Tips for Helping Students Stay Ahead and Organized

Academics, For Parents, For Schools, Public / /

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Getting and staying organized can be a challenge for anyone – especially a child managing different teachers’ expectations, a club activity or team sport they’ve committed to, and the beginnings of a vibrant social life. But when a kid gets sick and misses a few days of school – catching up or figuring out what to do can be especially stressful. 

Sarah Besand, a Teacher and Possip Reporter, shares tips for helping students with staying organized and ahead!

Here are our top tips to help students stay ahead and organized:

For Parents of Younger Students

1. Teach Confidence

Just as adults can find themselves wading through resources, students can feel similarly! Before teaching specific strategies to your child, we recommend setting aside some time to talk with your child about confidence and proactivity when it comes to missed work. This can look like role playing proactive conversations with teachers and helping students choose strategies that work for them. This helps them build confidence as well as those proactive habits–and it’s an all around win for everyone! Here’s what that teaching confidence could sound like:

Student: “Hey, I know I’m going to be out of school on _______. Could you help me gather what I’ll be missing so that I can turn it in when I return?”

Student: “Mrs. Boley, I was sick last week and missed class on Thursday and Friday. Can you show me what I need to do to make up the work I missed?”

Be sure to help your child think through when they can approach their teachers. Is there time before class or after? Is there time during a study hall or lunch period? Do they need to stay a few minutes after school or get there 15 minutes early?

2. Promote Time Management

When students are facing a mountain of work – both the ongoing assignments and the ones they missed, one great strategy to share revolves around how to structure their time–what everyone wishes we had more of! Teaching time model strategies at home like time blocking can be a life-saver for students and for you! This practice allows you to break up your time into shorter segments and also make time for what you love. Apps like Pomofocus can help to digitize this process and can help break tasks into smaller chunks and breaks as well.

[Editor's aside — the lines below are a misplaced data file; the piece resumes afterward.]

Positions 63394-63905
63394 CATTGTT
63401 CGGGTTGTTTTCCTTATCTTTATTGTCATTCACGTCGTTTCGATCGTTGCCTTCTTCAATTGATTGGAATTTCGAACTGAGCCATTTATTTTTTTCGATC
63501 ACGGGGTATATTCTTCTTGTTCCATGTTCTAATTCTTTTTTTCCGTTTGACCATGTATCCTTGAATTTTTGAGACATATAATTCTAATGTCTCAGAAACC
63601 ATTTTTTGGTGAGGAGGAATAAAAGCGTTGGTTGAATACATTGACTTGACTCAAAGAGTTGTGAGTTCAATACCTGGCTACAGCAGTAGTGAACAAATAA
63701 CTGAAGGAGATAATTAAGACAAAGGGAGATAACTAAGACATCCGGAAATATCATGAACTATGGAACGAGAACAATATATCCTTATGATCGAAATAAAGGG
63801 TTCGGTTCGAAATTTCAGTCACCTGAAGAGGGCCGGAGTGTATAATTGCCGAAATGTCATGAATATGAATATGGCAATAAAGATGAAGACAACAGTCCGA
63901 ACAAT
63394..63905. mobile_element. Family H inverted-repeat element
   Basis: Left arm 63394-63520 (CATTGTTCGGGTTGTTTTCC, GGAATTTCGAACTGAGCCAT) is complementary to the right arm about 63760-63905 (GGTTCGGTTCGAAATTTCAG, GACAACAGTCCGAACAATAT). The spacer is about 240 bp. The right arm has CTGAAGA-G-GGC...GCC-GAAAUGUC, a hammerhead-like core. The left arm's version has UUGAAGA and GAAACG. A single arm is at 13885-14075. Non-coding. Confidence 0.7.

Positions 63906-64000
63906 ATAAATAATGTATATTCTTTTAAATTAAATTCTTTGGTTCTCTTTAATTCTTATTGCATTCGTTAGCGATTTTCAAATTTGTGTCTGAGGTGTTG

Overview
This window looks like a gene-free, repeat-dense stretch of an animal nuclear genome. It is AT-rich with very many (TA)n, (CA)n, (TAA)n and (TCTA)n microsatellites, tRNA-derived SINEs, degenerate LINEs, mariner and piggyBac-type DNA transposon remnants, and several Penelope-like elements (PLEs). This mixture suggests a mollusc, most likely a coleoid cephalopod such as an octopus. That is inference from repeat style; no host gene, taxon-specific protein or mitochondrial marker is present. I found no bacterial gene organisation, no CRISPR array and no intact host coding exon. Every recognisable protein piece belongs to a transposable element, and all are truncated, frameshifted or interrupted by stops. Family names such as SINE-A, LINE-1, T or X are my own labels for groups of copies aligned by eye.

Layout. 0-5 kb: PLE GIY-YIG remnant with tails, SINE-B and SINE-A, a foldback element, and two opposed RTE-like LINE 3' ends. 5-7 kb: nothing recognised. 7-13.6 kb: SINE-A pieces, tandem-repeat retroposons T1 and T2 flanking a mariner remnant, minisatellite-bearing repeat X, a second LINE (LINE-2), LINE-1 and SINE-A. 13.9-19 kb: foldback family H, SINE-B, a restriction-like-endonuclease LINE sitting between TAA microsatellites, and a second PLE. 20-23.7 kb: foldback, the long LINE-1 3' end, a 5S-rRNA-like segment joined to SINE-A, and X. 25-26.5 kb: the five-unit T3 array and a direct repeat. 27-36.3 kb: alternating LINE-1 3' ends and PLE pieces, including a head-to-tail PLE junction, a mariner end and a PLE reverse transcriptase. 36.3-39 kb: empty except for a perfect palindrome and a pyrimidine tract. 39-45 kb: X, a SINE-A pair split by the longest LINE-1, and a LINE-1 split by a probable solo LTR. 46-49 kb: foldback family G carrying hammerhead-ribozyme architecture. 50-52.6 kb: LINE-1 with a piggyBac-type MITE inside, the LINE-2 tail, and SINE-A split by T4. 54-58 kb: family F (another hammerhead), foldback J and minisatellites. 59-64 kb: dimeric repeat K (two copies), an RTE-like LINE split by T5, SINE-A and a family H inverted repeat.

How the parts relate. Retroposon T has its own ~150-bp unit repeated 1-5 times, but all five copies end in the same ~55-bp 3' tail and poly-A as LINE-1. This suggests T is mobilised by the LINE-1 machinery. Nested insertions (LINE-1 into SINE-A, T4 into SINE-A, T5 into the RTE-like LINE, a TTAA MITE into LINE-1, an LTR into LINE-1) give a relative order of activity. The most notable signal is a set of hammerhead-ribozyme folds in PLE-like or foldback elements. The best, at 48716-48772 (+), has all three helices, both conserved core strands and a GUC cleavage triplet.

3. Focus On Learning and Growth Over Grades

This mindset shift is one that will help improve all of the strategies you choose to cultivate in your home to stay ahead and organized. As you teach skills like time blocking and digital planning, we recommend reminding students each day that, ultimately, staying organized can help lower stress and promote learning and growth. Reinforcing this can be in the form of a mantra or an affirmation, but students need to hear it and parents need to repeat it time and time again. 

For Parents of Older Students

1. Model Calendar Strategies

One way to help middle and high school students make the most of their academic planners is to first model making a list of all tasks that need to be done, and then marking their corresponding due dates in a calendar. This can help students visually see how much time must be allotted in the prep work for these assignments, and then flesh out a plan. Modeling this at home can be empowering for students so they can practice in a low stakes environment and then implement going forward.

2. Try an “Ideal Schedule” Day

The “Ideal Schedule” is a great practice to work through on Sundays. With the “Ideal Schedule,” students can choose how many hours they want to spend on any given task or personal activity and can decide what needs to stay or go depending on the amount of hours available. This can be another great practice to implement as a whole family!